The Queen Mary spent more than 30 years on the high seas, and has logged another 20 years as a tourist attraction docked in Long Beach. In that time, stories of unexplained noises, eerie laughter, faucets turning off and on, images appearing in porthole windows and other phenomena have made the rounds, passed on from officers and crew members who purportedly witnessed the strange occurrences.
Add to that the ship's history, which includes being used for transport during World War II, its part in a deadly accident during that time and a reputation for being a favorite among Hollywood stars, politicians and royalty, and the formula for an intriguing new attraction is set.
The "Ghosts, Myths & Legends of the Queen Mary" tour was developed, according to Keith Kambak, vice president of the Queen Mary, after the staff realized that scores of visitors spent much of their time asking questions about reported ghost sightings and legends connected with the ship. Although he can't claim any sightings himself, Kambak said many of the crew members swear they have had strange experiences on board.
On the tours, visitors get a look at the dark insides of the ship, including one of five boiler rooms, the former crew's quarters and other areas that were never before open to the public. Many of these areas, which had been painted and repaired over the years, had to be "de-polished"--stripped, leaving rougher edges exposed--to give a more authentic feel to the dark hallways and hidden rooms.
"When you get into the really strange areas of the ship, we said, 'Let's leave it the way it is and let people into the bowels of the ship,' " Kambak said. "Lots of times, we have to go down and add a lot to make it look authentic, but not here."
Hundreds of photographs were brought out from the archives to be used in an introductory film, "Dark Secrets of the Queen Mary" and to be hung on the walls along the tour. The film gives a historical look at the ship's past as a luxury liner and then as the "Grey Ghost" when it was painted the military color for six years of transport duty. It perpetuates the legends that have been told for years by its crew and staff.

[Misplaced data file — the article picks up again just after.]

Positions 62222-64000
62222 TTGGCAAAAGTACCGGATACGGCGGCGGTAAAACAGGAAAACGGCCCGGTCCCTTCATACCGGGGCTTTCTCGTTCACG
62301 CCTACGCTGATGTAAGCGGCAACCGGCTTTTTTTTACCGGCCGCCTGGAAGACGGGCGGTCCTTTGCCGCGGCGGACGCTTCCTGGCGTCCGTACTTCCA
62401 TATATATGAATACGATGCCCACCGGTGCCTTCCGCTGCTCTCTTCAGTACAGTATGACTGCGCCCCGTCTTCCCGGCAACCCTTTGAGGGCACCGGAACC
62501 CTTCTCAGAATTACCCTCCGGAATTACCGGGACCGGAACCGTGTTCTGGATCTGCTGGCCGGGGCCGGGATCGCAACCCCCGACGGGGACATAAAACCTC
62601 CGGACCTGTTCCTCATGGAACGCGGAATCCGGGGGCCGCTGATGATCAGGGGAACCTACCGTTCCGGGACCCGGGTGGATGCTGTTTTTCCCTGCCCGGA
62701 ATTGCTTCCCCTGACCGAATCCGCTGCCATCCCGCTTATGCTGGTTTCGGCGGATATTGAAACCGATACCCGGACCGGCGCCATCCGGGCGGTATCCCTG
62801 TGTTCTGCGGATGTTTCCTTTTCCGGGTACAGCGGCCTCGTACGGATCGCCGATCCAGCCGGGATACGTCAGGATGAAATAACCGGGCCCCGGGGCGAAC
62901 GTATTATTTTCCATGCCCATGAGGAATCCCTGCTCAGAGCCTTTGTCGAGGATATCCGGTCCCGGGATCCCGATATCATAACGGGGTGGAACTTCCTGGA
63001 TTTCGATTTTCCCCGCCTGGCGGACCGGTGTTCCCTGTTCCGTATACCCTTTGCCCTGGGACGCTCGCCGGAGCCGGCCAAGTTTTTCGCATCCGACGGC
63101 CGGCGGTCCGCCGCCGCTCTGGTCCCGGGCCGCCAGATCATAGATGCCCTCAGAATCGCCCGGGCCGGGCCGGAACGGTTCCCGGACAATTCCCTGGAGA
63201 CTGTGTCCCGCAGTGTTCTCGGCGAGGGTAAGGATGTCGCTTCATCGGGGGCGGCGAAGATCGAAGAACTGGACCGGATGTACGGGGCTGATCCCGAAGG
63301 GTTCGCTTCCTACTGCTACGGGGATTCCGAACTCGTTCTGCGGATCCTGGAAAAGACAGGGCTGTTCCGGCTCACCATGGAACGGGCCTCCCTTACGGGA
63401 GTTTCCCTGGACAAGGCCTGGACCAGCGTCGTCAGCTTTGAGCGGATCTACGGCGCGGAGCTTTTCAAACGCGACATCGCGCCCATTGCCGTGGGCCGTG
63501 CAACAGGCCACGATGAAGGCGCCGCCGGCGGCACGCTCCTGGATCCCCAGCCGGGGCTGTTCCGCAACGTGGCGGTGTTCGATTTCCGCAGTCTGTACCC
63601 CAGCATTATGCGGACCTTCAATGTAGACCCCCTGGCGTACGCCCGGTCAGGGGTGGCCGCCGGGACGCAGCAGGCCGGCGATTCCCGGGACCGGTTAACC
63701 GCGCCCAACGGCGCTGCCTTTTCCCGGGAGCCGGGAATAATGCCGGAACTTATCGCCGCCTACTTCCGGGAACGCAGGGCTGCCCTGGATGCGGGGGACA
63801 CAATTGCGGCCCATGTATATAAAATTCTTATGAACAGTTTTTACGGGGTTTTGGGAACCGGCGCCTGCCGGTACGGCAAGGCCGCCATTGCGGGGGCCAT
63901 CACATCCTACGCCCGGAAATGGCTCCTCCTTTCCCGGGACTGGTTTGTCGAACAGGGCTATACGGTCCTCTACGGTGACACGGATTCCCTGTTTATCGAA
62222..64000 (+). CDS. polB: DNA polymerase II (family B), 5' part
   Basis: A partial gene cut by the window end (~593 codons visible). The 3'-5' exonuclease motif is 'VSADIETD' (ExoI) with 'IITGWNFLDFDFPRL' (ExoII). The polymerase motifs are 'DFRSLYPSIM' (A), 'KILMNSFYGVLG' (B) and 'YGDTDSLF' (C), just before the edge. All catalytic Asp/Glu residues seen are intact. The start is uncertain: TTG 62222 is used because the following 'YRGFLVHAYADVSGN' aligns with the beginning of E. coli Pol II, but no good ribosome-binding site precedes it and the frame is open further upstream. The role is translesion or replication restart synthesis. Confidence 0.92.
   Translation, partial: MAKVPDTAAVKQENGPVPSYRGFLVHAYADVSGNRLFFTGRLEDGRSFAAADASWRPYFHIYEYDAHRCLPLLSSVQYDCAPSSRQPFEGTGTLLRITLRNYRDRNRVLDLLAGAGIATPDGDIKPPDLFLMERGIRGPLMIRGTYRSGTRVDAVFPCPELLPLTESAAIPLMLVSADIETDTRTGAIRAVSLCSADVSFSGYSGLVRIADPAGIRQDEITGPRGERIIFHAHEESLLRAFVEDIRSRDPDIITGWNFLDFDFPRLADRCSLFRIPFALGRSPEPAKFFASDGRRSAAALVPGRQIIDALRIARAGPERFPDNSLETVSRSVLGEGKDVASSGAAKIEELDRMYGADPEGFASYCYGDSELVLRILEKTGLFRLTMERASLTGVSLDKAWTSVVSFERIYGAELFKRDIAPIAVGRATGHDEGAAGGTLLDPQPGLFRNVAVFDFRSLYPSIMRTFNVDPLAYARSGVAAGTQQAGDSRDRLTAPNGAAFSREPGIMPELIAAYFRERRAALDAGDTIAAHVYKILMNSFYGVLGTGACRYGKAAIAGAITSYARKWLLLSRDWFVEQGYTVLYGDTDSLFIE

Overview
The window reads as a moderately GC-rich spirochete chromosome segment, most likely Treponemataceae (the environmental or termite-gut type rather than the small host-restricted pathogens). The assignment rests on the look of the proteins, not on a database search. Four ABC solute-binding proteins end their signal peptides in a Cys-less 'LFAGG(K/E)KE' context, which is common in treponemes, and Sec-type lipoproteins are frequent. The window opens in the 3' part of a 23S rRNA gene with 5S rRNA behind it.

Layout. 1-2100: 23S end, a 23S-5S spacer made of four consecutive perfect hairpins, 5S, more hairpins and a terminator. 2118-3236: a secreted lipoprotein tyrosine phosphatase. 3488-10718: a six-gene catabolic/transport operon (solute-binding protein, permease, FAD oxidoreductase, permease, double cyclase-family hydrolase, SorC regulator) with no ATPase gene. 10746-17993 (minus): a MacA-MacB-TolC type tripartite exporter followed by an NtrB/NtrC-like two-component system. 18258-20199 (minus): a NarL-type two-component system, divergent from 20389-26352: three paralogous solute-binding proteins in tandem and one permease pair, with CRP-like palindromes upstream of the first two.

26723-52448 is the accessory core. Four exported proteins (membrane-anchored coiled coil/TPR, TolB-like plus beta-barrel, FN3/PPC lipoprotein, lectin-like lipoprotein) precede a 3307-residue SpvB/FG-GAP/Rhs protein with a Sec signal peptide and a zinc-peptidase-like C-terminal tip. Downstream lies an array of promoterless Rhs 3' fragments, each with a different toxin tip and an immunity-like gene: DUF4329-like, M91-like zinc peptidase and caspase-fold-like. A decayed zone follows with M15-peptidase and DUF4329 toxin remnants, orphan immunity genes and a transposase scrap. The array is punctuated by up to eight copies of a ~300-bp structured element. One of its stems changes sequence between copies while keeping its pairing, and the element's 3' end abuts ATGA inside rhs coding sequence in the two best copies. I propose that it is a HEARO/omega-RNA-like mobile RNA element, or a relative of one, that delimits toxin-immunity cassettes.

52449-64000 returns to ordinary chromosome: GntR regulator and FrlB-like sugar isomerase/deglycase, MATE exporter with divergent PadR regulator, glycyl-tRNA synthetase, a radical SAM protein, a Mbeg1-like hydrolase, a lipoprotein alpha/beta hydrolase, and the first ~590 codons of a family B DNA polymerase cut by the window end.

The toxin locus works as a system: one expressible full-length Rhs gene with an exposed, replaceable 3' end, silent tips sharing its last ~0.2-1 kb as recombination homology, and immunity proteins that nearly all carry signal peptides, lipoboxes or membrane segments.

A cook tells of plates mysteriously flying away one by one and of utensils disappearing in seconds. A maid talks about a room which appeared messed up moments after she remembers cleaning it. Other crew members say they have seen the likeness of the ship's first captain, who died five months after its maiden voyage in 1936.
"You'll find more people who work on this ship who have had an experience like that than someone who has not," said a tour guide walking a group through the third-class area of the hotel.
Throughout the tour, the guide tells more stories: of a poker game that got out of hand, leaving one of its players stabbed and a bloodstain that neither scrubbing nor new carpeting can erase; of a ship's officer who was poisoned with tetrachloride in his gin and lime juice and who roams the ship looking for his killer.
As the tour group winds through dark hallways and down steep stairwells, it encounters hanging lights swinging from long-empty offices, a wooden horse rocking on its base and doors that mysteriously slam shut and lock. A child's eerie laughter and a music box are heard near the nursery and later the humming of a bedtime song. Although the tour guide won't admit it, the sounds and otherworldly effects were installed to add to the trip's eeriness.
The manufactured effects do help, but even without them the tour--scheduled to run indefinitely--can hold the attention of even the most skeptical of visitors. Be advised, though, that the excursion is a somewhat vigorous undertaking.
The tour takes visitors up and down steep stairs and includes a moderate amount of walking through long hallways, so it is not recommended for people in wheelchairs and those not physically able to undertake it. Also, the operators recommend that children under 11 not take the tour. The ship, however, is wheelchair accessible and all ages are welcome to walk the deck and visit the museum there.
What: "Ghosts, Myths and Legends of the Queen Mary."
When: Daily, from 10 a.m. to 6 p.m.
Where: Pier J, Port of Long Beach.
Whereabouts: Take the San Diego (405) Freeway north to the Long Beach (710) Freeway and go south to the southernmost part of the freeway. Follow signs for the Queen Mary.
Wherewithal: $17.50 for adults, $14 for seniors, $9.50 for children. Special rates for handicapped adults and children and groups of 20 or more.
Where to call: (213) 435-3511.